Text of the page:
New K-12 Pandemic Recovery Practices Released on EduRecoveryHub Highlighting Strong Uses of Federal Relief Funds
Josh Parrish: firstname.lastname@example.org
ORLANDO, Fla., (July 24, 2022) – The Collaborative for Student Success added 18 new promising educational practices to EduRecoveryHub.org today, as well as updates on education recovery efforts in Connecticut, North Dakota, and Tennessee.
The additions strengthen the EduRecoveryHub platform and assist state and district leaders, educators, and advocates heading into the 2022-23 school year by identifying promising practices funded by federal recovery dollars—practices that can be emulated across states.
“Investments with the potential to accelerate learning, promote family engagement, strengthen the educator workforce, and more are taking shape across the country. While we are pleased to see this work, more can be done and it is critical that funding not be left on the table,” said Jim Cowen, executive director of the Collaborative for Student Success. “We’re hopeful the promising practices lifted up on the EduRecoveryHub will help districts states execute practices with the most potential to help students succeed.”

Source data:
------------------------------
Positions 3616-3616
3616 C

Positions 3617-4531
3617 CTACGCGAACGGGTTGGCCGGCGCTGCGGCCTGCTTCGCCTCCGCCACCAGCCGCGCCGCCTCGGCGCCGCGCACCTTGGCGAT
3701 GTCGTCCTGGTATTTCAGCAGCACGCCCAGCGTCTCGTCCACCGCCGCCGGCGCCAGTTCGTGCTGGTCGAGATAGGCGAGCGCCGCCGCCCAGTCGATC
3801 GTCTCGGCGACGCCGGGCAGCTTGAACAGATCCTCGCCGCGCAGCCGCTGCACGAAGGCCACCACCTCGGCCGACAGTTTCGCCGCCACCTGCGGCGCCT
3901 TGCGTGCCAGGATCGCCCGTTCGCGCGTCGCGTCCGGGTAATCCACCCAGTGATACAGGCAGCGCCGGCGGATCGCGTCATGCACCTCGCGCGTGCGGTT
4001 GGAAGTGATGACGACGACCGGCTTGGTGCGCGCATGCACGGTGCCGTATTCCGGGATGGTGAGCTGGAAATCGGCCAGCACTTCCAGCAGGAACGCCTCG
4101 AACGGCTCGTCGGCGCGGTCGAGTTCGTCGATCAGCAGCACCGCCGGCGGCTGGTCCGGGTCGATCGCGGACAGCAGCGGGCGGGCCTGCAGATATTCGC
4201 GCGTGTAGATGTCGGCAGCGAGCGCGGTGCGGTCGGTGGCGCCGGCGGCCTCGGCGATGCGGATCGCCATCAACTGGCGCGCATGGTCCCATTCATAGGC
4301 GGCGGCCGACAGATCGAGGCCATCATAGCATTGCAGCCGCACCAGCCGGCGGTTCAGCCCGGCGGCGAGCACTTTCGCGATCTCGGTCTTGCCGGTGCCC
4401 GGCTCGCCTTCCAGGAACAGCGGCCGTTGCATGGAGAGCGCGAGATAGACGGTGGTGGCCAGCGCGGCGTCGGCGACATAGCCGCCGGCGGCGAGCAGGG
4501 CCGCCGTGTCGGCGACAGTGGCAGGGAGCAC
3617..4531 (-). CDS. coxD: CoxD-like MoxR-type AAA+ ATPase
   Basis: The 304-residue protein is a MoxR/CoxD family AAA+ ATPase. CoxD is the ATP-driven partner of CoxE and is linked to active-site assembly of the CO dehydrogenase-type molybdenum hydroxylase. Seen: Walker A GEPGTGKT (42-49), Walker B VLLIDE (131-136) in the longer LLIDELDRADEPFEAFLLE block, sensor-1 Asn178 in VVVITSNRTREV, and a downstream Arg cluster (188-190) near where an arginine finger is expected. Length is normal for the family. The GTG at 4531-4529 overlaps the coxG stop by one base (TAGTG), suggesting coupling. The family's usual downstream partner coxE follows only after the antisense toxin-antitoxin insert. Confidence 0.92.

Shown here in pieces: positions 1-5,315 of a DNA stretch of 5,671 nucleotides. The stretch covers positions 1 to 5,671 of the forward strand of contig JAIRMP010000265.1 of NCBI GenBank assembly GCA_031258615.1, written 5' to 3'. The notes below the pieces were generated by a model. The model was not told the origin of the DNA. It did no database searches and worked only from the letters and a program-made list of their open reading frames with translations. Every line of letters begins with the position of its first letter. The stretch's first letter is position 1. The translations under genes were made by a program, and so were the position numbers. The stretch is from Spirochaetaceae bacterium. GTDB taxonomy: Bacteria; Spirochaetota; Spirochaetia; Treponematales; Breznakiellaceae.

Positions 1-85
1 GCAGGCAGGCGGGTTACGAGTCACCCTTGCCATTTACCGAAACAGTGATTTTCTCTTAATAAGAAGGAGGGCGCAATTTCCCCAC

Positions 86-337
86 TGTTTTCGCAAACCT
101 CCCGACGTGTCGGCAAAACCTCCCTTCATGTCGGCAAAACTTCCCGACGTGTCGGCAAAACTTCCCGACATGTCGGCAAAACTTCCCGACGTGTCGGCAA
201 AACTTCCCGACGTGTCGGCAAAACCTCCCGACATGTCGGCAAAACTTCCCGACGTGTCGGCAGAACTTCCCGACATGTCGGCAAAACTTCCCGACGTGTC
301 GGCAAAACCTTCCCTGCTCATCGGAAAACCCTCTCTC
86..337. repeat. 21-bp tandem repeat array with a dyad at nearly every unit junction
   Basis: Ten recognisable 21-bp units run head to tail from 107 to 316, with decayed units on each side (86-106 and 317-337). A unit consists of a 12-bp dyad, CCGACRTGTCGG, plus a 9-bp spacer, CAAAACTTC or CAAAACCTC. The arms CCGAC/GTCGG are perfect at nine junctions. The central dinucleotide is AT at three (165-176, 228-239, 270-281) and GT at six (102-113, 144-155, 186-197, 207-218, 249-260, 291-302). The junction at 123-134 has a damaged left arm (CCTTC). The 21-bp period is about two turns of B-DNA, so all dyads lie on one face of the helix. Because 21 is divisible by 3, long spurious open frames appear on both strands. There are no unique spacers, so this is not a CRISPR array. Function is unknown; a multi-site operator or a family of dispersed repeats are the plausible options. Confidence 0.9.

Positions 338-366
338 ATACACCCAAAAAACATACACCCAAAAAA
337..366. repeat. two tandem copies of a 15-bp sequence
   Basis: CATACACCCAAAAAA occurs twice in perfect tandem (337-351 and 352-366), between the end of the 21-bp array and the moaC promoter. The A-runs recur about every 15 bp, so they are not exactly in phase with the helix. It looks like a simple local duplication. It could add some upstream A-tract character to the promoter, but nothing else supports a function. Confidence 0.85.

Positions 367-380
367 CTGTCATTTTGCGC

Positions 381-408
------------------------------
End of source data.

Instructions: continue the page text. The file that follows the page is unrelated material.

Cowen announced the updates to EduRecoveryHub at the Education Writers Association’s 75th National Seminar. Updates include practices from seven new states: Hawaii, Michigan, Montana, North Carolina, North Dakota, Pennsylvania, and Rhode Island. An independent panel of individuals and organizations representing the civil rights community, educators, parents, education reformers, and data and policy experts have reviewed more than 50 of the EduRecoveryHub practices from 30 states.
The new practices showcase a range of initiatives, from “Parent Universities” in Newark, NJ to support student learning at home to a summer kindergarten transition program in Hawaii. The site also features new deep dives into state recovery strategies from North Dakota, where their “Be Legendary School Board Leadership Institute” helps school board members stay focused on student growth and progress and Connecticut, where universities have formed a research collaborative to provide feedback on state recovery efforts.
The EduRecoveryHub, launched in January by the Collaborative for Student Success, the Edunomics Lab at Georgetown University, and the Center on Reinventing Public Education, aims to solicit feedback and increase transparency around the spending of federal K-12 recovery funds. Highlighting a recovery practice on the site does not constitute an endorsement of a state or district’s full recovery efforts.
About the Collaborative for Student Success
The Collaborative for Student Success is a nonprofit advocacy organization that works to defend high standards, high-quality assessments, and strong systems of accountability to ensure that all kids are prepared for college or their careers. Through capacity-building efforts with in-state organizations and collaboration with national partners, we promote fact-based public discourse and fight to advance policies that promote best practices and ensure equitable outcomes for all students.
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